The Court noted that there was the risk of multiple lawsuits or liability in that both the former and current owner of property, such as trade secrets, could maintain an action for misappropriation. The Court reasoned, however, that the law provides mechanisms to address these concerns, such as the right to joinder or intervention and even in certain cases, interpleader. The Court ruled that “[i]n general then, a former owner who suffered damage to the property while he owned it is a real party in interest for purposes of maintaining an action for damages, and may do so subject to any specific substantive limitations that may be triggered by the circumstances of his claim.” For instance, a plaintiff is still required to prove damages and the fact that he sold the property alleged to be damaged for the same amount as if it had not been damaged would operate to defeat his claim for damages.
Marvell argued that trade secrets were different from other property and that their sale divests “the seller not only of his property rights in them, but also of any right of action he had as a result of their misappropriation while they were his.” The Court noted that Marvell failed to identify any direct or persuasive authority for this proposition. Rather, Marvell argued that the California jury instructions provided that the first element requires the plaintiff to be either the owner or the licensee of the trade secret. The Court noted, however, that there was a follow up jury instruction that “requires the plaintiff to prove that he `owned’ or `was a licensee of’ the trade secrets at issue.” The Court ruled that the language in the instructions makes clear that “past ownership – i.e., ownership at the time of the alleged misappropriation – is sufficient to establish this element.” The court reasoned that “the use of the past tense [in this jury instruction] is far more plausibly explained by supporting that its drafters expected the right to recovery to depend on the plaintiff’s relationship to the trade secret at the time of the accrual of the cause of action.”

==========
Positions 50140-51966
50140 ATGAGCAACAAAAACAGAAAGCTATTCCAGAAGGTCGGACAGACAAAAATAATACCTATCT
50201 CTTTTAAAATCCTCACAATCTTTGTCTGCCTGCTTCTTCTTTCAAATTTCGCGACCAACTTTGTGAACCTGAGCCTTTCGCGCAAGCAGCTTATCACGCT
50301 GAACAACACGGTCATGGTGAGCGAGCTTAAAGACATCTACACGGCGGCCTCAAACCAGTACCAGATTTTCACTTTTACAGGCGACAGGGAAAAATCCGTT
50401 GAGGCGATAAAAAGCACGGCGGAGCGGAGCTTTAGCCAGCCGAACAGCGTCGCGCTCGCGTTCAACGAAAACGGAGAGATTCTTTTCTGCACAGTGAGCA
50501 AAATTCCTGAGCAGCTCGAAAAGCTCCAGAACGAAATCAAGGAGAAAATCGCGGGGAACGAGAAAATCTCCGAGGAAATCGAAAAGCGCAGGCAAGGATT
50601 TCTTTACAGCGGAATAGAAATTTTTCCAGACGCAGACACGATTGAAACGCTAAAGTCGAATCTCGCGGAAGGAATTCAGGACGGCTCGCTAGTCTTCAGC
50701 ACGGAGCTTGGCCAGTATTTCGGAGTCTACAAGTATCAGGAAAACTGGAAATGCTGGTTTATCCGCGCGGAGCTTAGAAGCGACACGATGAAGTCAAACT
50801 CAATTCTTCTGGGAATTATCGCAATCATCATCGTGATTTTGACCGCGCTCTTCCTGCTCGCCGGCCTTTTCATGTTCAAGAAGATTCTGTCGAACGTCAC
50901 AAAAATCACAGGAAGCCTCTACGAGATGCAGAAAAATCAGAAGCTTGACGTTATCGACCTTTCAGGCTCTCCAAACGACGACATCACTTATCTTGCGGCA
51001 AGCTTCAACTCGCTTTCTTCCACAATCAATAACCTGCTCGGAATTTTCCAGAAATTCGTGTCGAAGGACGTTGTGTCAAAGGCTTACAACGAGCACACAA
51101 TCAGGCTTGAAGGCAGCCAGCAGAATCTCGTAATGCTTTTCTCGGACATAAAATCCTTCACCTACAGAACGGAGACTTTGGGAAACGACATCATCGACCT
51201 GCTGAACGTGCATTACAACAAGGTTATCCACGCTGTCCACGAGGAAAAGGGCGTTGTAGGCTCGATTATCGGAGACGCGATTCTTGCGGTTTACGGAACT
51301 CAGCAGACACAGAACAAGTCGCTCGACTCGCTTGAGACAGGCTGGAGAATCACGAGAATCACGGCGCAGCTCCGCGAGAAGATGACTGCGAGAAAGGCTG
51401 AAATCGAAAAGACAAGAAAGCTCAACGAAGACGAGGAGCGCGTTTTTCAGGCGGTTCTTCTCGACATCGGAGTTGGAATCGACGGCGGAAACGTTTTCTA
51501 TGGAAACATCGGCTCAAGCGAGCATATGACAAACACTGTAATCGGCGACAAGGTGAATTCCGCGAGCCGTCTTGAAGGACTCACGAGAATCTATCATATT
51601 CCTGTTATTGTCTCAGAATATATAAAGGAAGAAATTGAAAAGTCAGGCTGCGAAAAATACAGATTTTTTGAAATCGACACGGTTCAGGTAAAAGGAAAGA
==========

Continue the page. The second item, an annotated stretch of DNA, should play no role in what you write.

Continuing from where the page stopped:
Marvell also argued that a current ownership requirement in trade secrets case was supported by looking to trademark, patent or copyright cases. The Court rejected these arguments, finding that the substantive law in each of these cases recognized the rights of former or current owners of intellectual property to pursue any necessary action for their infringement. For instance, the Court recognized that a plaintiff could bring an action for patent infringement as long as the action was “maintained by the person who owned the patent when the infringement occurred.” The Court found similar language in relation to copyright infringement cases. In conclusion, the Court found that “so far as we can tell, there simply is no `current ownership rule’ in this or apparently any jurisdiction in trade secret law or apparently in any other field of intellectual property.”
The Court issued a peremptory writ of mandate directing the trial court to set aside its order dismissing Jasmine’s claims. Thus, under California law, the fact that a plaintiff has sold the trade secrets at issue does not negate that party’s ability to pursue an action for misappropriation as long as the plaintiff owned the alleged trade secrets at the time of the alleged misappropriation.